I looked at a few different
USB interfaces in my local music store. After a lot of consideration I bought the toneport as it has the advantage of being used as a straight interface or using the amp modelling and effects in the gearbox software.
I had a play with it last night and found the AC30, Bassman,and Marshall models sound spot on compared to my Valvetronix amp. I haven’t used a lot of effects as yet but most are pretty good and there is a good choice. “Insane” is a really high octane wailing lead guitar model that really sounds cool.
Ive only recorded one instrumental but are pleased with no latency issues and sound quality. The other great thing is recording can be done silently with headphone playback/recording monitoring so other outside noise doesn’t matter unless of course you are using a Mic.
N track is the only recording program I have on my computer that will talk to the gearbox software straight off without changing any settings etc. Audacity, Reaper,and Acid pro 7 aren’t talking as yet but I guess they need a setting changing somewhere.
Im new just registered my ntrack demo today.
Ive also just bought a pod XT Live. The sounds are pretty kool.
What do you mean about ntrack talking to gearbox? Im recording from the XTLive USB out put into my laptopwith ntrack.
Are you recording thru the gearbox software some how?
What I meant was the Toneport isnt recognised by any other recording software I have except N track.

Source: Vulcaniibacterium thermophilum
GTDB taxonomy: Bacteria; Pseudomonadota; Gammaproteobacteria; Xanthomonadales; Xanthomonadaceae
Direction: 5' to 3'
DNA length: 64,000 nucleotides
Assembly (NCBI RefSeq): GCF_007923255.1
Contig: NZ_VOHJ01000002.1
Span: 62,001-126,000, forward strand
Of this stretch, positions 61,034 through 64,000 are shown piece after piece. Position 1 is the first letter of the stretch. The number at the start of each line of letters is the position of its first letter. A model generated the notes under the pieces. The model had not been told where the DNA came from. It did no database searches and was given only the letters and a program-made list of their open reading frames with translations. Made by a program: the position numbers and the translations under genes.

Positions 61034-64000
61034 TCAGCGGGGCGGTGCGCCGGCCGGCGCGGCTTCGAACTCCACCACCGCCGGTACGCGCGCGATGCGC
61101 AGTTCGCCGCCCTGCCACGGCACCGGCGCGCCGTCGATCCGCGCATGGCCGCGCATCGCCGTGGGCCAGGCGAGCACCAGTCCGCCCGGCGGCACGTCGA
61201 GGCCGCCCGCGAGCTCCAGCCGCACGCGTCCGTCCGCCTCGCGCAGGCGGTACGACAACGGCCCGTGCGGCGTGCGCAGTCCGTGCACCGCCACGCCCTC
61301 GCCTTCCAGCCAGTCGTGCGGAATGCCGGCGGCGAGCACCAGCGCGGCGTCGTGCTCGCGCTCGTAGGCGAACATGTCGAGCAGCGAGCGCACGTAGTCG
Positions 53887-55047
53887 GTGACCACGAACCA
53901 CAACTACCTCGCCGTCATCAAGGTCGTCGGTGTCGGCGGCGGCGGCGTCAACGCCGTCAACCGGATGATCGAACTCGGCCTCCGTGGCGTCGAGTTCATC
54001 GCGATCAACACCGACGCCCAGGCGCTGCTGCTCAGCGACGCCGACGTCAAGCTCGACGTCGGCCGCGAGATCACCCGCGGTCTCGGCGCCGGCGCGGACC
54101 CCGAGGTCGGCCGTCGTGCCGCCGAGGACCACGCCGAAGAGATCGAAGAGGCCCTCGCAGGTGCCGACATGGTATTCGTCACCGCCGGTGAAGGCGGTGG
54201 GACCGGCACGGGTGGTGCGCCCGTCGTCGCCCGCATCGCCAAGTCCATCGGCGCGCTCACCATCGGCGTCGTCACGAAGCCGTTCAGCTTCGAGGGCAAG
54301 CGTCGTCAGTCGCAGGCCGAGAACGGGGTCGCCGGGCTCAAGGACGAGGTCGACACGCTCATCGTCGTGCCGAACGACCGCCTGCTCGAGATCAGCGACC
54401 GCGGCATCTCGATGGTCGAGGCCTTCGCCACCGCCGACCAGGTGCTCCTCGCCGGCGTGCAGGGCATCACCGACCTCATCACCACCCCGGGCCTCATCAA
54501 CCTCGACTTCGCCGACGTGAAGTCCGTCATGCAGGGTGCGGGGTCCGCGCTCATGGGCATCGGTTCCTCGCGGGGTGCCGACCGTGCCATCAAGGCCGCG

I just got a Toneport DI a couple of days ago.
I’m not sure about Reaper or Acid, but I have played with it a little using Audacity.
I’m now through with that experiment and won’t be using these two together.
N-track is working well.
To get it to work with Audacity, you have to download the Audacity VST Enabler plug-in.
This “enabler” lets Audacity, which supports LADSPA API, use VST plgins.
Unfortunately, it will/can NOT load the Gearbox interface.
What you end up with is a window with 20 to 40 adjustable value windows (depending on what amp, effect, etc you select), that mean nothing to the user.
For example, there will be a window titled “Amp Model”, but instead of names, it’s a 8-12 digit number that you can adjust up or down.
There is a window for every adjustment/setting of every device.
There may be a place to find what numbers are equivalent to what amps/cabs/effects/controls/etc, but it’s this way on every amp, cabinet, effect, model, etc., etc… It’s just a ton of windows with numbers in them.
To me it’s not worth the effort/hassle to try and figure this out.
I’m sure the numbers for every model, effect, etc would have their own values, so you would have to have a notebook of tables telling you the numerical equivalents of every selectable item in Gearbox.
So, for me, Audacity is now in my recycle bin.
Audacity is just a very basic audio recording software. I find it good for the visual part of editing the final mix and doing the fading in/out etc.